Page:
Article Text

Download PDFPDF
People with bipolar disorder and comorbid substance abuse are six times more likely to be convicted of violent crime than the general population

Statistics from



Is bipolar disorder associated with violent crime?


3743 individuals with two or more discharge diagnoses of bipolar disorder, and 4059 unaffected full siblings of 2570 of these individuals, plus 37 429 general population controls. General population controls were randomly selected from the population, with about 10 age- and gender-matched controls selected for each person with bipolar disorder.


Population-based registers in Sweden from January 1, 1973, to December 31, 2004.

Prognostic factors

Bipolar disorder discharge diagnoses according to the International Classification of Diseases, ICD-8, ICD-9 or ICD-10. Data on sociodemographic factors was also obtained, and significant confounders adjusted for in the analyses (age, gender, income, marital status and immigrant status).


Convictions of violent crime, including homicide, assault, robbery, arson, any sexual offense (rape, sexual coercion, child molestation, indecent exposure or sexual harassment), illegal threats or intimidation. Attempted and aggravated forms of offences were also included where applicable. Only offences which occurred after the diagnoses of bipolar disorder were included.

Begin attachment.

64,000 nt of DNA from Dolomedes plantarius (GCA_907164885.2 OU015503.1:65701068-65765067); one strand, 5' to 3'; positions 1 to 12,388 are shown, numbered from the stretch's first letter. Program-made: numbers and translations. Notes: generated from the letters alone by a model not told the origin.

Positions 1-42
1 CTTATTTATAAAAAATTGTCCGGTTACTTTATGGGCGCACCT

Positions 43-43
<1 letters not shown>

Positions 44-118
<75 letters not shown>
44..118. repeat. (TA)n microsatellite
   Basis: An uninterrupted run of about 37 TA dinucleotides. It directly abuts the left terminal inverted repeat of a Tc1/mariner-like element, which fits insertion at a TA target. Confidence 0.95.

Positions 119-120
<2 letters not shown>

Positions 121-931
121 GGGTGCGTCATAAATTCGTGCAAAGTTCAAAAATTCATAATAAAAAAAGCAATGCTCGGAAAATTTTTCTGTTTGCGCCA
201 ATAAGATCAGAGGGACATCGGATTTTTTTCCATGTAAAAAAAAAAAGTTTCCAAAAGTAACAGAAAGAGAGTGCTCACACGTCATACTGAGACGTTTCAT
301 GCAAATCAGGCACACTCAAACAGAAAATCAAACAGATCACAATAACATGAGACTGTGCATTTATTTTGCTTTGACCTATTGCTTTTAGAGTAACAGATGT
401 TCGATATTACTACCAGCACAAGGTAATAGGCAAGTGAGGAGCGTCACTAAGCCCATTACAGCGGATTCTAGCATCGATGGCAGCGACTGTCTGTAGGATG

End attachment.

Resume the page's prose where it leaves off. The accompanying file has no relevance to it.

Cohort study plus a systematic review and meta analysis (see Notes below).

Follow-up period

Up to 31 years.

Main results

The prevalence of convictions for violent crime among people …

View Full Text


  • Sources of funding The Swedish Medical Research Council and the Swedish Council for Working Life and Social Research.


  • Competing interests None.

Request Permissions

If you wish to reuse any or all of this article please use the link below which will take you to the Copyright Clearance Center’s RightsLink service. You will be able to get a quick price and instant permission to reuse the content in many different ways.